If you are a regular BSCB reader, you will already be familiar with the Chinese brand Haval. It has been the best-selling SUV brand in China for the past 13 consecutive years, previously known as Hover – a Great Wall sub-brand – until 2013 when the standalone Haval marque came to life. Last April, the Haval H6 became the first ever SUV to lead the overall Chinese sales charts outright with a stunning 43.946 units sold in a single month. Great Wall has been very efficient at developing the Haval lineup, earning the #1 spot in our annual ranking of the Most impressive Chinese brands both at the Beijing Auto Show in 2014 and the Shanghai Auto Show in 2015. Already extremely successful at home, Haval is now spreading its wheels worldwide and has been available in Australia since last October, even though the brand has yet to make its appearance in the Australian sales charts. Speaking with Haval PR Manager Andrew Ellis, it turns out this is because Haval is still in the process of getting certification by the FCAI – so it should pop up later this year.
In fact, Haval is now present in a dozen worldwide markets: starting in June 2015 with Russia and Chile, the marque then expanded further in Latin America with Ecuador, Bolivia, Peru and Uruguay, to Asia with Azerbaijan, Georgia and Malaysia, Africa and the Middle East with Iraq, Oman, the UAE, Benin and South Africa and its only truly mature market to-date: Australia, although no sales figures from any of these markets have percolated to the surface yet. In Australia, the brand operates out of 6 dealerships: one in Sydney (pictured above), two in the Melbourne area, one in Brisbane, one in Perth and one in Wagga Wagga near Canberra. If at BSCB we have been very impressed with Haval’s commercial success at home, lightning fast lineup expansion, as well as attractive exterior and interior design, we had not driven one yet. This gap is now filled: today we have access to a Haval H8 for one week. When given the same length of time for a review, local Australian press such as Motoring.com.au only took the car through “freeway-biased commuting [to work]”.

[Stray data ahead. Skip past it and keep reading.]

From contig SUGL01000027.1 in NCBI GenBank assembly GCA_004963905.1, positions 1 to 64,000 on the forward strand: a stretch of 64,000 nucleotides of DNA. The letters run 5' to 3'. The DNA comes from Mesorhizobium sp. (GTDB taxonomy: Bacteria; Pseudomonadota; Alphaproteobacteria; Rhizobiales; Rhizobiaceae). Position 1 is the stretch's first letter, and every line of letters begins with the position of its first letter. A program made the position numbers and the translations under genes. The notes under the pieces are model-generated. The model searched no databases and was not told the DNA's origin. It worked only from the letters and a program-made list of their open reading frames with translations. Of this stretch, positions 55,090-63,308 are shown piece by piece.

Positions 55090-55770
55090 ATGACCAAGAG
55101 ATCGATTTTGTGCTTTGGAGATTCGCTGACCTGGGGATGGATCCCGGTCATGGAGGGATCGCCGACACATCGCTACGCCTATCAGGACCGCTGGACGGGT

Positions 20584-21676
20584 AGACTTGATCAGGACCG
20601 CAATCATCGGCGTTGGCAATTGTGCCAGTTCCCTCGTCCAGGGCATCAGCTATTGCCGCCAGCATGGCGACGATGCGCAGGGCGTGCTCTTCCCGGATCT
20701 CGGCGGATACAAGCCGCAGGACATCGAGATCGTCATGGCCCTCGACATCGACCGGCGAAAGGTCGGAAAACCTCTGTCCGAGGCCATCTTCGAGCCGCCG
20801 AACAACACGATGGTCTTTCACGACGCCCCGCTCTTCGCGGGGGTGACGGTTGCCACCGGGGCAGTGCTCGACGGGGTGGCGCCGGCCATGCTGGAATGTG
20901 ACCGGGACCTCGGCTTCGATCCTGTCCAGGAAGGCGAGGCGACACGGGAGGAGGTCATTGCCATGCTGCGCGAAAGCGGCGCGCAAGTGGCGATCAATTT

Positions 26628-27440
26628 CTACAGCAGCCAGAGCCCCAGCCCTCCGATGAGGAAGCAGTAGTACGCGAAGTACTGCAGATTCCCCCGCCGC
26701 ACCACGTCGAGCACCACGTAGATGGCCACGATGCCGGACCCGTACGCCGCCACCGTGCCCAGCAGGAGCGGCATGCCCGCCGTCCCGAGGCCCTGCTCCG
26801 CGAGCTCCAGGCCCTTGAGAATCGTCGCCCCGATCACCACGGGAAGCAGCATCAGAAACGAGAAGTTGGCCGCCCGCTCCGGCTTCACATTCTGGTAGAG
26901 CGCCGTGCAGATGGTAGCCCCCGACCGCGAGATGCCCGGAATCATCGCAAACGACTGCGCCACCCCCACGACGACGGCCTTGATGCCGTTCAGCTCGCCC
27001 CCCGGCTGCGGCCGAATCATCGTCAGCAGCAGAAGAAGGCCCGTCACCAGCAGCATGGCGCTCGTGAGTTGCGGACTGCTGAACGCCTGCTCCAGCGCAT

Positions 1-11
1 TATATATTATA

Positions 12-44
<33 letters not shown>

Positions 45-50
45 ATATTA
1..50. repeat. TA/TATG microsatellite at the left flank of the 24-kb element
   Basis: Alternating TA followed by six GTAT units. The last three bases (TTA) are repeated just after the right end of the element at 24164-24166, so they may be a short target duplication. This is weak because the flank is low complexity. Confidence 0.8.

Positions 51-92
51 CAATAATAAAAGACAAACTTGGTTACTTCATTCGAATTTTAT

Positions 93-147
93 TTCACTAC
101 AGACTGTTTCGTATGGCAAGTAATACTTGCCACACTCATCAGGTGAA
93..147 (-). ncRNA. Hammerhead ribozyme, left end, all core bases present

This is not how we do things at BSCB…
In the manner we did with Albert the Ram 1500 from New York and Los Angeles in 2014 and Bob the Ram 2500 as part of our Alaska to California 2015 adventure, we are aiming at driving the Haval H8 well into the harsh Australian Outback: all the way to Birdsville at the border between Queensland and South Australia, through the unsealed, rough-as-guts and legendary Birdsville Track. It’s a gruelling 5,000 km return trip to be completed in one week only, going through bitumen, dirt, sand, mud, gravel, rocks and bull dust. Needless to say, no Haval-branded vehicle has ever set its wheels that far into the Australian continent yet, so if we manage this feat, it will be a world first, no less. We want to find out whether the No. 1 SUV brand in China can take on the Australian Outback and its treacherous conditions. If nowadays the Birdsville Track can be traversed with any vehicle in dry conditions, wet weather can render it totally impassable in a matter of minutes and the region has received more rain so far in 2016 than it normally does in three years, making it a true challenge for any car.